Oct 17 2017
Since taking over as Vice Principal for research impact and interdisciplinarity in the summer, I have been inspired by how research undertaken across the College is transforming lives.  As we make our case for the impact of our research in the next REF (Research Excellence Framework), I can see that there is much to build on at Royal Holloway; there is also much we can develop further.

September saw the announcement of some initial decisions that will affect the next REF in 2021 and will influence our preparation.  As expected, the importance of ‘Impact’ in the REF is being increased and will account for 25% of the overall outcome for each university.  There will be no separate Impact Template, with sections on impact and interdisciplinarity to be included in the Environment Template.

In the REF, we have to provide a number of case studies to evidence how our research impacts on people, society, and the economy. To strengthen our submission REF impact working group is auditing our case studies, as well as putting in a cross-departmental programme to share expertise, and extend the reach and significance of our case studies.

Ensuring our research makes a difference rarely happens by accident, and its impact can take some time to mature.  At its heart is a culture of collaboration with external partners which can often lead to mutual benefit, changing the way in which external agencies engage with universities.  We can be more agile in anticipating and responding to funding calls, building good interdisciplinary teams from secure disciplinary research. The Social Science Research Day in September showcased this potential, and recent events brought together researchers from all three faculties to consider our contribution to the creative economies, heritage, citizenship and mental health. This is the beginning of a programme that will extend our long-term capacity for interdisciplinary and cross-sector collaboration within and beyond Royal Holloway, making us better placed to respond effectively to Global Challenges (GCRF) and other research funding opportunities.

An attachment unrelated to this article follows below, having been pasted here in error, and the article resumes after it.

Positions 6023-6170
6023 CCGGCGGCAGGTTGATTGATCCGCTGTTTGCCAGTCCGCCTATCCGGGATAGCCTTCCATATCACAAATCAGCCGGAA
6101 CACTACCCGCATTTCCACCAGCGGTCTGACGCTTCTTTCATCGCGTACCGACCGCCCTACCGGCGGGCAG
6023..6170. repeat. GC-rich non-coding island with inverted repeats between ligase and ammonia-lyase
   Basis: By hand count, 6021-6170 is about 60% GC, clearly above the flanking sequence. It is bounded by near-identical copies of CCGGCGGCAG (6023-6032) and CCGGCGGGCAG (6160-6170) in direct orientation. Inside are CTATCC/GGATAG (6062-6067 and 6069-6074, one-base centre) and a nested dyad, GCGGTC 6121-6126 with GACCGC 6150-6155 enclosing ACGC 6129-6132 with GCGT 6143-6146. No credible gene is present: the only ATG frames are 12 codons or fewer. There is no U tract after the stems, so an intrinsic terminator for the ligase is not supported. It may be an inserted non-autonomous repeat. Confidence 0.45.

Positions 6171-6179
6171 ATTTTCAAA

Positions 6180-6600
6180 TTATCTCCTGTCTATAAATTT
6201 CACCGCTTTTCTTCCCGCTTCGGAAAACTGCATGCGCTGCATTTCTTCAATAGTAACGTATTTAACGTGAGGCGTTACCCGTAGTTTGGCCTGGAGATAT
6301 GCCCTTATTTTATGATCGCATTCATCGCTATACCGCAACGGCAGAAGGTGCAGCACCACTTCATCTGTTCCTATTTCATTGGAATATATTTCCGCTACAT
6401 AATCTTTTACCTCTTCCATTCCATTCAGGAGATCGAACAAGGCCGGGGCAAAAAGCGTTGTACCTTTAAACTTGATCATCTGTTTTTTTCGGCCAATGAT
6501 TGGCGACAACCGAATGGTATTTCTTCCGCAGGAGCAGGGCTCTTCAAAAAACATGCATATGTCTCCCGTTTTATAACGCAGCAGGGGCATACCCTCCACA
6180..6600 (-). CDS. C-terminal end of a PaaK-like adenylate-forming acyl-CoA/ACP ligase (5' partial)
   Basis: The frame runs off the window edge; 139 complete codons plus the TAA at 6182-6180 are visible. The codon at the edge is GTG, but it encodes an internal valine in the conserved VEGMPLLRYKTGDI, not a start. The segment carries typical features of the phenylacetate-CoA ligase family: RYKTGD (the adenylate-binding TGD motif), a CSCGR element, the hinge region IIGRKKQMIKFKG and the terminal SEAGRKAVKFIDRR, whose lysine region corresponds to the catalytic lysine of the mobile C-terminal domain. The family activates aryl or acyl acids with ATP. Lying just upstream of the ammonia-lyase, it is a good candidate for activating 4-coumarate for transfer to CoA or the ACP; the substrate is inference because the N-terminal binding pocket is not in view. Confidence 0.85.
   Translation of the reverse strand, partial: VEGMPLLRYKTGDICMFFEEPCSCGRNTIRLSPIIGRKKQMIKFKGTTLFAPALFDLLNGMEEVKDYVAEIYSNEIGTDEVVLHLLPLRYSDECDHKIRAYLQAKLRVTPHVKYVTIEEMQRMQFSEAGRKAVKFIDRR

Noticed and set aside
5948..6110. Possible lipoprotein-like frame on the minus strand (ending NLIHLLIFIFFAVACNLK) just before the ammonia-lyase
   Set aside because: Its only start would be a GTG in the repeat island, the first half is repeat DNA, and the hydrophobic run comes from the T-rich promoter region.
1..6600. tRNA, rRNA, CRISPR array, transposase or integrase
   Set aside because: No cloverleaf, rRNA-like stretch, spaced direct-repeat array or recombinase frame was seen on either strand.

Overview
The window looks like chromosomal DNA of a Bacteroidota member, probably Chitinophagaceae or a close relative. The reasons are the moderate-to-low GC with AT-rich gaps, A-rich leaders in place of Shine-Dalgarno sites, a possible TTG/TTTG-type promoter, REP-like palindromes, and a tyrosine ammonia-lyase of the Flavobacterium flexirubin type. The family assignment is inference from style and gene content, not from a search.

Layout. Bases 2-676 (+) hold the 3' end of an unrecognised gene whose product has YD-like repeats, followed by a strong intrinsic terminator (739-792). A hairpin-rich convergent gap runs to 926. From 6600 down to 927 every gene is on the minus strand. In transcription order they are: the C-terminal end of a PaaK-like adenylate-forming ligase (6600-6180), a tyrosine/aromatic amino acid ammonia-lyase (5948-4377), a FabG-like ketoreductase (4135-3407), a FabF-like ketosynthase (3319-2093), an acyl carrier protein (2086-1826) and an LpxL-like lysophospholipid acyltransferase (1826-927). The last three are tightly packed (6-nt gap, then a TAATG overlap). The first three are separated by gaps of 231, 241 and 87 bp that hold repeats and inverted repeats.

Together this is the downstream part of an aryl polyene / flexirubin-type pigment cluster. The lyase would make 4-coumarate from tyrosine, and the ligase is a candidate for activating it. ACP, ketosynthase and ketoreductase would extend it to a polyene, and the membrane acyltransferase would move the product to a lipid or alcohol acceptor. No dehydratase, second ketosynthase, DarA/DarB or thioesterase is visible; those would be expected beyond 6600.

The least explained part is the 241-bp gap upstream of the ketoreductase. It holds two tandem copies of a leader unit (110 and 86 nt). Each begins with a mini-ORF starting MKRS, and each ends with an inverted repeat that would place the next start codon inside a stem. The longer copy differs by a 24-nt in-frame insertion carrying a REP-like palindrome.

As I write, the Higher Education Minister Jo Johnson has announced consultation about a Knowledge Exchange Excellence Framework (KEEF), placing further emphasis on the importance of the ‘research pipeline’, from theoretical and blue skies thinking, through to impact around the world.  However we respond ultimately to these current government initiatives, we will ensure that our research maintains its integrity, realising the values of social responsibility - fairness, creativity, excellence, collaboration and freedom – on which Royal Holloway is built.
 
Helen Nicholson
Vice Principal (Research Impact and Interdisciplinarity)